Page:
Jesse Johnson-US PRESSWIRE - Presswire
Ever since he came back from Tommy John surgery, his stats haven't matched his stuff. How much will that hurt him on the open market?
Now that we're in the second half of October, it's time to take inventory of the roster's loose ends. We are laying out the cases for the White Sox' key likely free agents, which will then turn into storystreams (like this!) to keep track of all rumors and developments.
Today, it's Francisco Liriano.
Last contract: The Twins chose to go year-to-year with Liriano through arbitration. He made $5.5 million in 2012, after making $4.3 million in 2011 and $1.6 million in 2010.
How did he do: Liriano missed all of 2007 and most of 2008 due to Tommy John surgery. After taking his lumps in his first full rebound season (5-13, 5.80 ERA), he rediscovered his phenom form with an outstanding 2010. The Twins didn't buy into it, as they weren't any reports of serious extension talks.
They had their reasons. As it turns out, that was the only season with a sub-5.00 ERA out of his last four. He's been battling his command and confidence ever since, as we saw over the last two months of 2012.
Did he earn his 2012 salary: Here's a good case of FanGraphs and Baseball-Reference.com disagreeing over a pitcher's value for a season. FanGraphs credited him with 1.8 WAR last season, and if you know about WAR, you can guess why. Whenever a guy has a bad ERA with a good strikeout rate, FIP is going to be bullish. Sure enough, his FIP was one run lower than his ERA, but with Liriano, that's pretty much always the case (total career: 4.40 ERA; 3.75 FIP, 3.68 xFIP).
B-Ref, which bases its expected runs off real runs allowed, uses a far more jaundiced eye -- 0.2 WAR in 2012, and hovering around replacement level in the other years besides 2010. I'm leaning more towards that estimation. Given Liriano's reluctance to be knocked out of a game (he'd rather walk himself off the mound), the high strikeouts don't appear to be in good faith.
FanGraphs said Liriano was worth $8 million in 2012. Applying the same valuation of $4.4 million per win, Baseball-Reference said he earned $900,000. If you're a generous soul willing to split the difference, he still fell short by $1 million or so.
Free agent peers: In Jake Peavy's free agent outlook, I described a third tier of free agent starters, NL-only success stories like Ryan Dempster and Kyle Lohse. Liriano is at least a cut below those guys.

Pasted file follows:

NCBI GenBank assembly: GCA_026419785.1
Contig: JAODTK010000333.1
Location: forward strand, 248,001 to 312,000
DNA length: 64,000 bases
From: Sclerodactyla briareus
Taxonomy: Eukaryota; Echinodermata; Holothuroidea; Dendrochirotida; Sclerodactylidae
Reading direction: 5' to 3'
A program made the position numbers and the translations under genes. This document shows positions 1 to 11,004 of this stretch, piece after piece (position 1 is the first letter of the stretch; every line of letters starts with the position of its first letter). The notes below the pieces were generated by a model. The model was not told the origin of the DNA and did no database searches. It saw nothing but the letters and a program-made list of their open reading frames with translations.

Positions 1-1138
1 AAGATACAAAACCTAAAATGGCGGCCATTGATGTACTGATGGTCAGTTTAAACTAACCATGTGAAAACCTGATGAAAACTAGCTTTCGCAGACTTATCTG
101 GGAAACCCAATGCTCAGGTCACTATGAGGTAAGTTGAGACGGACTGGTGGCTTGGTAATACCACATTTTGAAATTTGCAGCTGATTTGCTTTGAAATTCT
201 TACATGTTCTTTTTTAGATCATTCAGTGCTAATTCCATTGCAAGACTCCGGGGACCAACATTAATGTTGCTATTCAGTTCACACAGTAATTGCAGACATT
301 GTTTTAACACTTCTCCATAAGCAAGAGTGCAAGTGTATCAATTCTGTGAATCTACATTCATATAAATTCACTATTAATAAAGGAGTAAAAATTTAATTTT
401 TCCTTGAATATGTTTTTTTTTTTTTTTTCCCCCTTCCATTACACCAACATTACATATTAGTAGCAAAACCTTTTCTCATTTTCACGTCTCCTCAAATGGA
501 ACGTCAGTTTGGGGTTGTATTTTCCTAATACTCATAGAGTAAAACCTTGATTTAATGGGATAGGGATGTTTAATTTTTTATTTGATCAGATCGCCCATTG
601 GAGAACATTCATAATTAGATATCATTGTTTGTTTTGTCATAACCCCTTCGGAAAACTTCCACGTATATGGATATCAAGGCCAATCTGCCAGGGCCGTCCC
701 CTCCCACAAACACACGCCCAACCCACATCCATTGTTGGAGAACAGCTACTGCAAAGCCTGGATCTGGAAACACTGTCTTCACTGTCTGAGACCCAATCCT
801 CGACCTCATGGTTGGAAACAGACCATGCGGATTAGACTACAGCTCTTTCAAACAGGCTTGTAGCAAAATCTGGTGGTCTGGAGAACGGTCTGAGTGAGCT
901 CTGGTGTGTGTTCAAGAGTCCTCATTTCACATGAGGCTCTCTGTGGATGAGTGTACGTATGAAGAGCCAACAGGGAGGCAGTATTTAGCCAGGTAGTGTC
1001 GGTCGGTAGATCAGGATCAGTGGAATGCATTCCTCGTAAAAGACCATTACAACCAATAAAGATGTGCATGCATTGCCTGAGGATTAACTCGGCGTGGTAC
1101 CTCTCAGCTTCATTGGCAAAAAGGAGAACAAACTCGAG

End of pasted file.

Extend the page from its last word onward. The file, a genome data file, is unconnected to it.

Liriano probably has the best stuff of "the rest," but he just can't figure out how to give a team innings. He threw 191 innings in his best year, but he averaged just 145 over his next two seasons. He's pitched poorly enough to lose his spot in the rotation a few times, and even when he does start, his outings are wracked with inefficiency.
That's going to limit his market, maybe even for bad teams. Take the Cubs (please) -- they might be interested in Liriano for his potential, but they already have lots of guys who can't guarantee five innings, so Liriano could add to the problem, except with actual money attached.
If there's any truth to that line of thinking, that puts him below guys like Joe Saunders and Jeremy Guthrie. Neither inspire a ton of confidence, but they've shown the ability to give their teams a so-so 180 innings (at least as long as that team isn't Colorado, apparently). There's some value in dignity, even if it's hard to quantify.
The comparables aren't all bad. In his favor are a couple of Liriano-lites that make him look more impressive -- Erik Bedard (often hurt, inefficient when healthy), and Jonathan Sanchez (whose command makes Liriano look like Tom Glavine). They prove that Liriano isn't a worst-case scenario, especially since they've pitched in the NL and Liriano hasn't.
After that, the field is full of injury and dead-cat-bounce gambles. Liriano has his flaws, but he turns 29 in nine days, so he's got about four or five more chances remaining as long as his left arm stays healthy. He's not a rotation-stabilizer, but he's the best upside play for a team whose season could hinge on the kind of two-month runs he occasionally puts together. And there will probably be organizations who think they can figure him out -- even if two strike-teaching, mechanics-simplifying pitching coaches couldn't do it.
Reasonable price*: One year, $5 million sounds right in the current environment, because it's hard to imagine a multi-year deal Liriano would accept. A negotiation in a vacuum would probably lower that to $3 million (and it'd probably be fatal, can you even imagine...). But if enough teams think he can make a difference and believe There's No Such Thing As A Bad One-Year Deal, he could get a little more of a club's budget surplus.
(*With the new TV deal, a number of teams may be inspired to open their wallets wide, and that could force us to adjust upward in a hurry.)